My main goal with you is to build your confidence. You’re so hard on yourself, freaking out when you make a mistake or get corrected by an adult. You don’t like to be wrong and you become quite timid if you’re unsure how to do something. Unfortunately, I see a lot of myself in you and I’m sad to say that it doesn’t really get any easier. I don’t want you to not try things out of fear of failure. In fact, failure shouldn’t be viewed as such a negative thing but to you, failure is humility. Failure is death. You don’t want to become so wrapped up in fear that suddenly you find yourself scared to try anything. There’s hope yet though because despite your fear of playing softball, you did it and surprised yourself with how much you loved it. I might be slightly biased because I’m your mother but I mean it when I say, you’re capable of anything. It sounds cliche and it sounds like something every parent says but from experience, no task is too big. You’re a kid and even though various happenings and encounters in your life seem like mountains, one day you’ll look back and think, that was nothing.
You recently had your first certificate test in piano where you had to memorize the C scale and two pieces without sheet music. You were so anxious that you refused to talk to anyone. Thankfully, I know how you handle pressure (you don’t) so I arranged to have your test first thing in the morning. You sat in the reception area, fumbling with your various piano books, barely able to acknowledge your piano teacher. The tester called you in and apprehensively, you walked slowly in. You emerged a short while later and walked right up to me and whispered in my ear, I passed. Your teacher asked what was the matter and you turned to her with a giant smile and very quietly announced that you passed. Your teacher looked at you with a rather curious expression and said, of course you passed! I wouldn’t let you test if I didn’t think you were capable. You see, my darling, whether you realize it or not, we all believe in you. You just have to believe in yourself.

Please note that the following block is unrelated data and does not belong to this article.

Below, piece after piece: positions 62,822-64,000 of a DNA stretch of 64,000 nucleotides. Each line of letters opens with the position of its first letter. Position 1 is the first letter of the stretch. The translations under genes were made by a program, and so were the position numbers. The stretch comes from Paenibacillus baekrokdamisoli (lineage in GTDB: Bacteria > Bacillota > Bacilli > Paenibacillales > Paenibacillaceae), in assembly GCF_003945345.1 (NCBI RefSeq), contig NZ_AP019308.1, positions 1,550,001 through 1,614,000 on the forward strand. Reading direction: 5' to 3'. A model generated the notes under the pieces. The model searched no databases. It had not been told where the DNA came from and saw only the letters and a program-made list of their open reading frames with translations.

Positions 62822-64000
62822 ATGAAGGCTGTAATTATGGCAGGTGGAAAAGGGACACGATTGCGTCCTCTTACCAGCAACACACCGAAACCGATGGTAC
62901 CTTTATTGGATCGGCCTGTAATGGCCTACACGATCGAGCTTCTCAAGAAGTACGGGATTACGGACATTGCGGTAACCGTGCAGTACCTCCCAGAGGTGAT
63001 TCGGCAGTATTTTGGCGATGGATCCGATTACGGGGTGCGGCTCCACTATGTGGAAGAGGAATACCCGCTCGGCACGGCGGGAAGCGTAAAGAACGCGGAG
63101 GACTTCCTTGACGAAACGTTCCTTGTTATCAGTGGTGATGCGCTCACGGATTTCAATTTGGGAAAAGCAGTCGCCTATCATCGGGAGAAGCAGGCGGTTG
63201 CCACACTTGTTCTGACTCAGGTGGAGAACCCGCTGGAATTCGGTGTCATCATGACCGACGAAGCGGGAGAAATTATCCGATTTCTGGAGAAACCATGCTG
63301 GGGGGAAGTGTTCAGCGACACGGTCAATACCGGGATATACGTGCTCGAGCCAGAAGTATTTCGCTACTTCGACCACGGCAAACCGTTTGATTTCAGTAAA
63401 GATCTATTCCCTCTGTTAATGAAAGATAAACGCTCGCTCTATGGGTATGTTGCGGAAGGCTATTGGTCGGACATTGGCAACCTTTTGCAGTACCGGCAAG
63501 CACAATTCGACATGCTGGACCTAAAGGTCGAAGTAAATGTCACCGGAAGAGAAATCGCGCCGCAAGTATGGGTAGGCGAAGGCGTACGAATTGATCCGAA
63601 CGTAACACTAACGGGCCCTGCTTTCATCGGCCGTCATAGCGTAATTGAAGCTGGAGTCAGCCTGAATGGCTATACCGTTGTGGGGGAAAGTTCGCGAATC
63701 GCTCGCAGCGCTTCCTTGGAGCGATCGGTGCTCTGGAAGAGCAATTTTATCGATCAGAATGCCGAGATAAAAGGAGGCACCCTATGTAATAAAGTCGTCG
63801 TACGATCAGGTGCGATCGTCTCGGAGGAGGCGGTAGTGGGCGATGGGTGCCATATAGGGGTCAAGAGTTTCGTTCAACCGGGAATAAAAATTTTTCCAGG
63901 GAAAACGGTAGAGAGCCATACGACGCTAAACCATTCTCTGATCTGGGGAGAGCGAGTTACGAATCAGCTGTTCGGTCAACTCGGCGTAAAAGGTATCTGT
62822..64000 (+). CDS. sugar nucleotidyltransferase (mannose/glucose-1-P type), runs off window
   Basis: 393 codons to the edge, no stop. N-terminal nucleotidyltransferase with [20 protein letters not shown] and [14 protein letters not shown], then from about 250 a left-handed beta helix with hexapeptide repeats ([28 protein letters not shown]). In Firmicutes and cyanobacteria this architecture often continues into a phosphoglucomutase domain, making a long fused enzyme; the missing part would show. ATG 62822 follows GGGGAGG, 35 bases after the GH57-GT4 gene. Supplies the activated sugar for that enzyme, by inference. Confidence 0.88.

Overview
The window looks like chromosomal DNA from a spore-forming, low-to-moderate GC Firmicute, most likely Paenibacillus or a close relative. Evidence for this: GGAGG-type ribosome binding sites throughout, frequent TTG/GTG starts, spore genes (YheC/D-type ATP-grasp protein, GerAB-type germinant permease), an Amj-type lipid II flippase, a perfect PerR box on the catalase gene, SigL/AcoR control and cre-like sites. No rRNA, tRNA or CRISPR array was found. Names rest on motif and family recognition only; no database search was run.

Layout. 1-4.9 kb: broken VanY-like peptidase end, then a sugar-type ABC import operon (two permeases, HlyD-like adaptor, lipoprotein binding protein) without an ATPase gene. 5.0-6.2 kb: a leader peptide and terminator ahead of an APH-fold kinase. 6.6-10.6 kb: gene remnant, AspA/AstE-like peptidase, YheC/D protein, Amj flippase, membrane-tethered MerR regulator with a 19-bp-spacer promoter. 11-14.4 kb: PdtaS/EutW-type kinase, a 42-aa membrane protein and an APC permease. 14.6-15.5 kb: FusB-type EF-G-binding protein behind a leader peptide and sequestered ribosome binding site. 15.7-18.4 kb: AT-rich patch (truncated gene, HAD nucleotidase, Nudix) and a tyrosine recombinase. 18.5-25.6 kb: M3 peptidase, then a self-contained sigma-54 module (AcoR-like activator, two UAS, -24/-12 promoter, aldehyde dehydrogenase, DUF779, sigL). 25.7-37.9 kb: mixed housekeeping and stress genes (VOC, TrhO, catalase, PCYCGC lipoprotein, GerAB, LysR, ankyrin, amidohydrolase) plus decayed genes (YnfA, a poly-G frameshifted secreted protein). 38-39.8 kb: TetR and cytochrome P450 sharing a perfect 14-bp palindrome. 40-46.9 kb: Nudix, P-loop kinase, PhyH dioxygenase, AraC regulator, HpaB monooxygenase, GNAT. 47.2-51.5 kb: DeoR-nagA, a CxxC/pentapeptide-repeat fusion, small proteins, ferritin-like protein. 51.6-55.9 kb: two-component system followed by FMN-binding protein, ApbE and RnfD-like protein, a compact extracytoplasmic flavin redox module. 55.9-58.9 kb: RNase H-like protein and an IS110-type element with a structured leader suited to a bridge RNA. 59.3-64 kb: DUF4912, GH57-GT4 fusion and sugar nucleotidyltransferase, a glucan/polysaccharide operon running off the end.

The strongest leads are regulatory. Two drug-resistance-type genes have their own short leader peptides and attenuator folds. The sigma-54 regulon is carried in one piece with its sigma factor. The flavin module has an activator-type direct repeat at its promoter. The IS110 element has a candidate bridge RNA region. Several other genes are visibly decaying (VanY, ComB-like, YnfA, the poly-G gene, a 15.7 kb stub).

You’re an intelligent, clever, caring, funny girl and I’m telling you, you are capable of anything. If you want to be the first female on the moon like you claim, well, get your ass out there and do it! Don’t ever let my emotional state stop you despite how much you see me cry. I will cry no matter what so don’t let that influence your decision. Point is, there will be a lot of reasons why you shouldn’t do something. Find the one reason why you should and put all that other junk aside. Fear can be crippling my dear but you’re bigger than it. Ok, enough with the after school special speech. Swim your little heart out and listen to your coach so I don’t have to come barking at you. Oh, and find the value in your mistakes. I, for one, have made more than my fair share. Your Dad? Way more than me. Just being honest.